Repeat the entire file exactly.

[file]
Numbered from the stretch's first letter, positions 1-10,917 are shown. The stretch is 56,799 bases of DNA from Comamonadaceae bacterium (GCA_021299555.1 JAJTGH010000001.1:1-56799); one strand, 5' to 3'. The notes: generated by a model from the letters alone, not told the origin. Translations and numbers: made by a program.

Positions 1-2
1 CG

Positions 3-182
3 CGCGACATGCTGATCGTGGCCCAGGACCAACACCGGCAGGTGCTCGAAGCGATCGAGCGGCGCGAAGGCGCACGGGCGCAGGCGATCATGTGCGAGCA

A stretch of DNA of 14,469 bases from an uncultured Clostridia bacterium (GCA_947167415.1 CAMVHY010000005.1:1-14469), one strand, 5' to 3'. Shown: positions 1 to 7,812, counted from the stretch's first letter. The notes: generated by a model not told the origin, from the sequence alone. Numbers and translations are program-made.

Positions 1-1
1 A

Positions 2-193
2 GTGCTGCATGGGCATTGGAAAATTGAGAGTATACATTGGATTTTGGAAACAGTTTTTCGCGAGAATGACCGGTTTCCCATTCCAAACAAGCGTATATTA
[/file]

Numbered from the stretch's first letter, positions 1-10,917 are shown. The stretch is 56,799 bases of DNA from Comamonadaceae bacterium (GCA_021299555.1 JAJTGH010000001.1:1-56799); one strand, 5' to 3'. The notes: generated by a model from the letters alone, not told the origin. Translations and numbers: made by a program.

Positions 1-2
1 CG

Positions 3-182
3 CGCGACATGCTGATCGTGGCCCAGGACCAACACCGGCAGGTGCTCGAAGCGATCGAGCGGCGCGAAGGCGCACGGGCGCAGGCGATCATGTGCGAGCA

A stretch of DNA of 14,469 bases from an uncultured Clostridia bacterium (GCA_947167415.1 CAMVHY010000005.1:1-14469), one strand, 5' to 3'. Shown: positions 1 to 7,812, counted from the stretch's first letter. The notes: generated by a model not told the origin, from the sequence alone. Numbers and translations are program-made.

Positions 1-1
1 A

Positions 2-193
2 GTGCTGCATGGGCATTGGAAAATTGAGAGTATACATTGGATTTTGGAAACAGTTTTTCGCGAGAATGACCGGTTTCCCATTCCAAACAAGCGTATATTA